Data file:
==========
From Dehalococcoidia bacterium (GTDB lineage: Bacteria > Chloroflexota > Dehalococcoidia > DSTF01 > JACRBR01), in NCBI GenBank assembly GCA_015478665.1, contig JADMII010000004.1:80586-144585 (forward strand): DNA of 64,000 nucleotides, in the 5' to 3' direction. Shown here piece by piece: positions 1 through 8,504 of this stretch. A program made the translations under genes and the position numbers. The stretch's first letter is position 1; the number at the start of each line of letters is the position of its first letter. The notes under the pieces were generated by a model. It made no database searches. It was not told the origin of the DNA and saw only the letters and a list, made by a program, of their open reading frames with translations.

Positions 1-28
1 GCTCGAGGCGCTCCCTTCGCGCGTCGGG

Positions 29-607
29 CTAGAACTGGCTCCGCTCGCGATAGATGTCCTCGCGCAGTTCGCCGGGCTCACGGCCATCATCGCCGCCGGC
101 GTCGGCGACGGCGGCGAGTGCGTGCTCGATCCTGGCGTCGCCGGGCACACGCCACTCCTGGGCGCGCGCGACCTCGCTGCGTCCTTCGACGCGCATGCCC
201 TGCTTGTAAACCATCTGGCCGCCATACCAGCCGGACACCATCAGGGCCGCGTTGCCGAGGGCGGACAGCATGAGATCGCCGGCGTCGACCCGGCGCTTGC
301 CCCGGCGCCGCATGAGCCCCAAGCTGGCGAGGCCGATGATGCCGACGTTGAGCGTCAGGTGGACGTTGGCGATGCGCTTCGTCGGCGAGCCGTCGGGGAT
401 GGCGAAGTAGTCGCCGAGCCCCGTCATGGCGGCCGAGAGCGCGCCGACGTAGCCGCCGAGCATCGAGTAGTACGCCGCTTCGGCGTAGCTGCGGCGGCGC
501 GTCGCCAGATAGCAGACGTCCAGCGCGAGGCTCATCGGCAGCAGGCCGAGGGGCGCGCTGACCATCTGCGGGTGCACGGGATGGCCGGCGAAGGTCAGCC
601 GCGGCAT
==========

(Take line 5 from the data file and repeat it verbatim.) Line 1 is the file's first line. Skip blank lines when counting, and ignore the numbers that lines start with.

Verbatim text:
29 CTAGAACTGGCTCCGCTCGCGATAGATGTCCTCGCGCAGTTCGCCGGGCTCACGGCCATCATCGCCGCCGGC